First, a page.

Commentary | After what he's been through, USF hoops coach Orlando Antigua doesn't quit easily

adell@bradenton.comJuly 2, 2014 

Puerto Rico Basketball

Antigua

RICARDO ARDUENGO — ASSOCIATED PRESS

It was Halloween Night 1988 when 14-year-old Orlando Antigua decided to play it safe, skip the trick-or-treating and just play basketball.

The playground in the Bronx where Antigua honed his skills provided a path for him to reach his dream if he could avoid the violence that permeated those hardtops.

On this night, he couldn't, and Antigua was shot in the head.

"Someone thought I threw an egg at them," he says.

The slug remained lodged in Antigua's head for six years, but he continued to play basketball and earned a scholarship to Pittsburgh.

"I had headaches, but you don't let that stop you," he says. "The doctors said it would eventually come out naturally, and it did through my ear."

When Antigua proposed to his girlfriend, she told him no, but he wouldn't give up. They've been married for 20-plus years.

He signed with the Harlem Globetrotters in 1995, becoming the first Hispanic and first non-black to play for the team in 52 years.

He was hired as USF's head men's basketball coach only after it was revealed the person the school initially chose lied about graduating from college.

Antigua is a 6-foot-7 basketball player who can shoot the three.

He defies the odds. That's why the USF basketball program may finally have found the answer to its problems.

"We all face obstacles in our lives and we have the power to choose how we deal with them. Do we use it as an excuse or a springboard to get where you want to go and chase your dreams?" he said last week during a visit to Bradenton and Sarasota as part of the USF coaches tour.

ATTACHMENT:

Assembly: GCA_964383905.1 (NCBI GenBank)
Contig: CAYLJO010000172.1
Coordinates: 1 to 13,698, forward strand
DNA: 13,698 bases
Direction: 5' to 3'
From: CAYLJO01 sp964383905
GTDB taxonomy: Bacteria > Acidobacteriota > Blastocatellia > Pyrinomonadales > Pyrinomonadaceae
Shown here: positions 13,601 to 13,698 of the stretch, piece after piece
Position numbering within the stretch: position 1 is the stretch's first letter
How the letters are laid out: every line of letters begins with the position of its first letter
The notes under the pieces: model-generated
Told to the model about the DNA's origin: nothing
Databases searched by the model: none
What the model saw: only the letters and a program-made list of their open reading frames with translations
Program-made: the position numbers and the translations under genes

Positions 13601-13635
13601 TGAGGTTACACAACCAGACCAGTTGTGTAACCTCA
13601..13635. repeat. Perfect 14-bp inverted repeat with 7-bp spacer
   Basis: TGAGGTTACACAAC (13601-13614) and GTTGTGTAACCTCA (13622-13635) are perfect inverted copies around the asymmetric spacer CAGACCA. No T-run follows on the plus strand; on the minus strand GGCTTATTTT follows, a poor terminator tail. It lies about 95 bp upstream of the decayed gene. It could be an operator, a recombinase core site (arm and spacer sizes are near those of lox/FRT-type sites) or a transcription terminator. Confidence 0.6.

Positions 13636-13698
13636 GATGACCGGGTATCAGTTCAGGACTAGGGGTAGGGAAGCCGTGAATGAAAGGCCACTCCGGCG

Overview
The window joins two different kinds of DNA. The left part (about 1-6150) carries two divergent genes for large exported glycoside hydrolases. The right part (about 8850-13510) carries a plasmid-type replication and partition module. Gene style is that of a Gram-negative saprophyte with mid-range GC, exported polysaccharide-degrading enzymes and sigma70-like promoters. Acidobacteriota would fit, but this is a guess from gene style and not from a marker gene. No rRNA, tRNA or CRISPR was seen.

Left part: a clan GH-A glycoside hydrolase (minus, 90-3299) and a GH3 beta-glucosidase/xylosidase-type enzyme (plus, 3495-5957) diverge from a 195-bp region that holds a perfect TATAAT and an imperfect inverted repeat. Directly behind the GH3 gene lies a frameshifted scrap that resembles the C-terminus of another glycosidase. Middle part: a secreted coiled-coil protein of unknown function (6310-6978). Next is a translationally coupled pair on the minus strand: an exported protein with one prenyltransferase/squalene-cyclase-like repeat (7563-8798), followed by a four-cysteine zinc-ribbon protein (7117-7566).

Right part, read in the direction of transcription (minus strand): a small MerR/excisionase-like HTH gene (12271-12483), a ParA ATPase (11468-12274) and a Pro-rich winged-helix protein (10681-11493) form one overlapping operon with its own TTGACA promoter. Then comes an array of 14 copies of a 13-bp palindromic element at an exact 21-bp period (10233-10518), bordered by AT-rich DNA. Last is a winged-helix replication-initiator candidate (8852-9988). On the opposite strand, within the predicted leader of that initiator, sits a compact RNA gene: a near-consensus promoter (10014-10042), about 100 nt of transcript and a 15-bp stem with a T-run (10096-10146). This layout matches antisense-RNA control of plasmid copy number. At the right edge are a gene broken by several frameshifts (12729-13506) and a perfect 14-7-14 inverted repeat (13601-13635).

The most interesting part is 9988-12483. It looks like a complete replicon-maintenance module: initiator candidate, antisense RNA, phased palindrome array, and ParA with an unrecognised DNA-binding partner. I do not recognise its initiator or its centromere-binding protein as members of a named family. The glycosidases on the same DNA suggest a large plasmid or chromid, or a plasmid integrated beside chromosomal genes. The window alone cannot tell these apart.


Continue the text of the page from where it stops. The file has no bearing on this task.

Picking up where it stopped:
Antigua has been given a challenge that his previous three predecessors failed, beginning with Seth Greenberg, who called the USF men's basketball program a sleeping giant.

He couldn't wake it up and his successor Robert McCullum made the program comatose. Stan Heath delivered a wake-up call, but got fired before he could make breakfast.

Now it's Antigua's turn, and there is something about this guy that makes you feel this sleeping giant is about to raise the Sun Dome roof.

He has boundless energy and worked under John Calipari at Kentucky from 2009 through 2014 before taking the USF job during the NCAA Final Four.

Antigua is considered a rising star and has been recognized as one of the top basketball recruiters in the country.

But that was at Kentucky. Now he is at USF.

They don't recruit the same type of player.

Antigua is nobody's fool, but says don't let the difference between these programs fool you.

"It's all about the process," Antigua says. "Every program has its own separate challenges and we will adjust to ours. I've had challenges in my life. The power is in how you perceive them.

They can be opportunities or challenges that hinder you. I see USF as an opportunity to do what people say can't be done; and that sounds like my whole career."

You have to like Antigua's moxy and the timing couldn't be better. McCullum and Heath coached the Bulls in the Big East when it was the country's most powerful conference.

USF now resides in the American Athletic Conference where the behemoths are limited to Connecticut and maybe Memphis though SMU under Larry Brown is making noise.

USF's basketball facilities are the best they've ever been, and you can't dismiss Antigua's Calipari connection. Not every player can play for the Wildcats, and why wouldn't Calipari steer a few of them to Antigua?

"We've got to recruit kids we can try to get, and we have to develop them. That will lead us to recruiting those All-Americans," Antigua said. "We start by recruiting quality athletes who want to play our style (up-tempo). Winning gets people to come out. We will worry about the results when they happen. It starts by chipping away at the rock."

Alan Dell, Herald sports writer, can be reached at 941-745-7056. Follow him on Twitter @ADellSports.

Bradenton Herald is pleased to provide this opportunity to share information, experiences and observations about what's in the news. Some of the comments may be reprinted elsewhere in the site or in the newspaper. We encourage lively, open debate on the issues of the day, and ask that you refrain from profanity, hate speech, personal comments and remarks that are off point. Thank you for taking the time to offer your thoughts.

Commenting FAQs | Terms of Service